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SCDOT: Costly Corruption Ongoing




|| By FITSNEWS || More than four years ago, this website began exposing widespread corruption at the “reformed” S.C. Department of Transportation (SCDOT).  Specifically, we uncovered a massive vote-trading scam aimed at routing scarce funding toward non-essential projects (while critical maintenance needs went unaddressed).

We’ve been all over this agency ever since … repeatedly documenting its failure to prioritize existing needs so that it can continue subsidizing wasteful projects.

(Projects it then claims as part of a “shortfall“).

Ignoring this corruption and fiscal recklessness, a major push was undertaken last year by status quo lawmakers to raise South Carolina’s gasoline tax – even though Palmetto State residents already pay more of their income in fuel than residents of any other state (save Mississippi and West Virginia).

Thankfully, this effort – which would have pumped more money into the same failed system – was unsuccessful (thanks to  S.C. Senator Tom Davis).

Also unsuccessful?  Efforts by SCDOT’s chief internal auditor – Paul Townes – to root out fraud at the agency.

“We used to do fraud investigations at DOT, but we’ve been restricted from doing those now,” Townes said during a recent legislative hearing.

Wait … what?

Not only that, Townes said audits which made SCDOT look bad were frequently “tabled.”  In other words, they were withheld from state lawmakers.

“We’re to distribute all our audits to the commission as well as four legislators overseeing (the) committee,” Townes said.  “I recently received a new job description that says the commission wants to review them before the legislature sees them.  Now we’ve got a new step in here that’s being proposed that the commission would have the authority to see them, and stop them actually, before they were sent over to the legislature.”

Again … what?

It gets even better … well, worse if you’re a South Carolina taxpayer.

For his efforts to hold this agency accountable, Townes is now in danger of losing his job.

“Either Mr. Townes needs to understand that we are his boss, the Commission, or he needs to find another job,” SCDOT commissioner Mike Wooten told him during the meeting.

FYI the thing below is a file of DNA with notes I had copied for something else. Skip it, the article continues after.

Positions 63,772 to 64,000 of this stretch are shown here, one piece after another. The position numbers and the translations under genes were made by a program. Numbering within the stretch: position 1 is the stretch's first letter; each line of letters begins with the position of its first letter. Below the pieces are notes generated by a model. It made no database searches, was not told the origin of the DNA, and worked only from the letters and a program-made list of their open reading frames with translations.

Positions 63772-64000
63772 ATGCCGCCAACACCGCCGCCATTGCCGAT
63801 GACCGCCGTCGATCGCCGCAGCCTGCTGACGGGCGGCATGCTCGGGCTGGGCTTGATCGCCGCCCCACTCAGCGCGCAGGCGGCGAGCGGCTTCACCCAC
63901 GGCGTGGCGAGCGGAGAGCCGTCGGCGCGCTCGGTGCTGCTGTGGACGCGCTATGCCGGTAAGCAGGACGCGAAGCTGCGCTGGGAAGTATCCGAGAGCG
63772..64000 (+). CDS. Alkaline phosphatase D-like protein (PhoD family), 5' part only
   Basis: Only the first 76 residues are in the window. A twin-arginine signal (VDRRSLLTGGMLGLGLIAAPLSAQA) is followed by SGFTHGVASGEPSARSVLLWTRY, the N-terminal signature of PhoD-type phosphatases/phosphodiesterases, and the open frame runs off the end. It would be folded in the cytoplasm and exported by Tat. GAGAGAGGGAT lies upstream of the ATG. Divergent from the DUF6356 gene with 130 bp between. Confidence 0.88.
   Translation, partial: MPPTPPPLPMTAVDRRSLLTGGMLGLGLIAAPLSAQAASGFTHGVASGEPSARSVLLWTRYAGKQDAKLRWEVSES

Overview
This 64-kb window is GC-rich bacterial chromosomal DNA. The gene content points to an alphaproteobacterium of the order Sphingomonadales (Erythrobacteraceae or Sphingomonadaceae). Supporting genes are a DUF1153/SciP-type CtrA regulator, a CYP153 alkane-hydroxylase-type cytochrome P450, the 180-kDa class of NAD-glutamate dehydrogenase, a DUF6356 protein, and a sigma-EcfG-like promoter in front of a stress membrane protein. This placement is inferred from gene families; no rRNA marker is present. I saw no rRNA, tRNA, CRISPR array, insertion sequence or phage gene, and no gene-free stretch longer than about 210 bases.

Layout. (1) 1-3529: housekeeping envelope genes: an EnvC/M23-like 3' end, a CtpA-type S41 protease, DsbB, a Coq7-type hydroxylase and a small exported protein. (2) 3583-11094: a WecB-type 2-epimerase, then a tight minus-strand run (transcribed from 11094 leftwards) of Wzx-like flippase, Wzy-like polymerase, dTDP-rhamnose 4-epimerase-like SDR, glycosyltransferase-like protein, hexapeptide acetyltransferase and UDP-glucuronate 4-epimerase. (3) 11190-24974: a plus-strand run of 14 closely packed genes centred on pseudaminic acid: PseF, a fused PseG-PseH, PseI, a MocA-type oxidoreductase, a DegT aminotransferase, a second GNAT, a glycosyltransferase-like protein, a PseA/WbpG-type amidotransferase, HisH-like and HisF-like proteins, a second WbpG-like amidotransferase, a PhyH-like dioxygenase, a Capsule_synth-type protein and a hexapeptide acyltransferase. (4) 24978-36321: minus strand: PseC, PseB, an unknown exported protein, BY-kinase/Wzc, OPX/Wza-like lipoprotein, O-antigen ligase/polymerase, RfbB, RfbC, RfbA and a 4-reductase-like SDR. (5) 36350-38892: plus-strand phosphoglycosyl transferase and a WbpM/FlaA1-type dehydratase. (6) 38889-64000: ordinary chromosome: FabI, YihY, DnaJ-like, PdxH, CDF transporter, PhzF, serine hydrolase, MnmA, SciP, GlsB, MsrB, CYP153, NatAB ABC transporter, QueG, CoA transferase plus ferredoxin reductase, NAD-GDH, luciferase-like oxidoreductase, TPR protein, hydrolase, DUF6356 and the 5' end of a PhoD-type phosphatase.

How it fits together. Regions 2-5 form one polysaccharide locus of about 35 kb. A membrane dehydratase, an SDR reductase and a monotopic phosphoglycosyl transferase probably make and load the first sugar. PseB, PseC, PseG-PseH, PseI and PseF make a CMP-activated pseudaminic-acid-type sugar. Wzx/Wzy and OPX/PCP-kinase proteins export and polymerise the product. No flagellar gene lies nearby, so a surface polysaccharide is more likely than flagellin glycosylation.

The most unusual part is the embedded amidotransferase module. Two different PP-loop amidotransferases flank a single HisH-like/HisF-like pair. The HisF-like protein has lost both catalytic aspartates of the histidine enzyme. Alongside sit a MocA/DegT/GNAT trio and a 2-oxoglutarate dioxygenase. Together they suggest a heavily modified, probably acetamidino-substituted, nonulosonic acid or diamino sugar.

Wooten – who chairs the SCDOT subcommittee that oversees internal audits – admitted that information has been withheld from lawmakers.  Not only that, Wooten said these withheld audits are not subject to the state’s Freedom of Information Act (FOIA) law because they were never made “final” – i.e. approved by the SCDOT commission.

In other words, he’s hiding them from the public, too.

Unbelievable …

So to recap: An agency which has proven utterly incapable of responsibly managing our tax money (leading to a disastrous infrastructure situation) not only hid fraud reports from state lawmakers and from the public – but is now trying to fire the guy who prepared them?


And this is the agency we’re supposed to shower with billions of dollars in new revenue from a gas tax hike?

Hell no …

This commission must be abolished.  SCDOT must become a full cabinet agency directly accountable to a popularly elected governor – not a puppet of powerful lawmakers with vested interests in the status quo.

Of course based on her prior two choices (here and here), state lawmakers would be forgiven for waiting to enact this reform until S.C. governor Nikki Haley is out of office.

But the bottom line is unavoidable: The current system is corrupt.  And no amount of additional money is going to fix that.

Which is true across-the-board in state government …

In fact all of the “Republicans” who have breathlessly supported raising gas taxes have also approved billions of dollars in new spending on South Carolina’s worst-in-the-nation government-run school system, its duplicative and inefficient higher education system, bailouts for wealthy corporations, shady ‘economic development‘ deals and … lest we forget … dozens of exorbitantly expensive and totally unnecessary highway projects.

As we’ve repeatedly said: “The money is there.  More than enough, even.  Lawmakers just need to spend it wisely.”

They also need to insist on real accountability – not coverups and intimidation – from SCDOT.